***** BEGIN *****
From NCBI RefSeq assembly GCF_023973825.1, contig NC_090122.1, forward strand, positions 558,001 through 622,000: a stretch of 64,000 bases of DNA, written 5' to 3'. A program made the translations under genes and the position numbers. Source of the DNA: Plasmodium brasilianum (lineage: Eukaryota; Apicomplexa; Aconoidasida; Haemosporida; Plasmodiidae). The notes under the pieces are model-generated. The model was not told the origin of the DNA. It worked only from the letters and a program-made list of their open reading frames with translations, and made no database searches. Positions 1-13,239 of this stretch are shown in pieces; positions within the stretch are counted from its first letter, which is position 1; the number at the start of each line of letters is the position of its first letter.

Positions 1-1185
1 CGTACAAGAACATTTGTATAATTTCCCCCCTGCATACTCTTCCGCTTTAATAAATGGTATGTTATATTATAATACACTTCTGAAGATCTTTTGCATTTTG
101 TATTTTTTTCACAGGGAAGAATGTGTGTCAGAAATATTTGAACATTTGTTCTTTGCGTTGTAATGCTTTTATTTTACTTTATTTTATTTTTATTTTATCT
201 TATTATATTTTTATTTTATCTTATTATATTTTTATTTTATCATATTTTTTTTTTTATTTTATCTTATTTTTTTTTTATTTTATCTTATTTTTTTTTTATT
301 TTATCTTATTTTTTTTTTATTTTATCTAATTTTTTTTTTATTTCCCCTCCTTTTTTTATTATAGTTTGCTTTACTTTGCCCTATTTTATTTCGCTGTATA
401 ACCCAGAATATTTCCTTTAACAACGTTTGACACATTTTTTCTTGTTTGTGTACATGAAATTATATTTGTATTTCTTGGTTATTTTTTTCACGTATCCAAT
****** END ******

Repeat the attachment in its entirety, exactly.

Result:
From NCBI RefSeq assembly GCF_023973825.1, contig NC_090122.1, forward strand, positions 558,001 through 622,000: a stretch of 64,000 bases of DNA, written 5' to 3'. A program made the translations under genes and the position numbers. Source of the DNA: Plasmodium brasilianum (lineage: Eukaryota; Apicomplexa; Aconoidasida; Haemosporida; Plasmodiidae). The notes under the pieces are model-generated. The model was not told the origin of the DNA. It worked only from the letters and a program-made list of their open reading frames with translations, and made no database searches. Positions 1-13,239 of this stretch are shown in pieces; positions within the stretch are counted from its first letter, which is position 1; the number at the start of each line of letters is the position of its first letter.

Positions 1-1185
1 CGTACAAGAACATTTGTATAATTTCCCCCCTGCATACTCTTCCGCTTTAATAAATGGTATGTTATATTATAATACACTTCTGAAGATCTTTTGCATTTTG
101 TATTTTTTTCACAGGGAAGAATGTGTGTCAGAAATATTTGAACATTTGTTCTTTGCGTTGTAATGCTTTTATTTTACTTTATTTTATTTTTATTTTATCT
201 TATTATATTTTTATTTTATCTTATTATATTTTTATTTTATCATATTTTTTTTTTTATTTTATCTTATTTTTTTTTTATTTTATCTTATTTTTTTTTTATT
301 TTATCTTATTTTTTTTTTATTTTATCTAATTTTTTTTTTATTTCCCCTCCTTTTTTTATTATAGTTTGCTTTACTTTGCCCTATTTTATTTCGCTGTATA
401 ACCCAGAATATTTCCTTTAACAACGTTTGACACATTTTTTCTTGTTTGTGTACATGAAATTATATTTGTATTTCTTGGTTATTTTTTTCACGTATCCAAT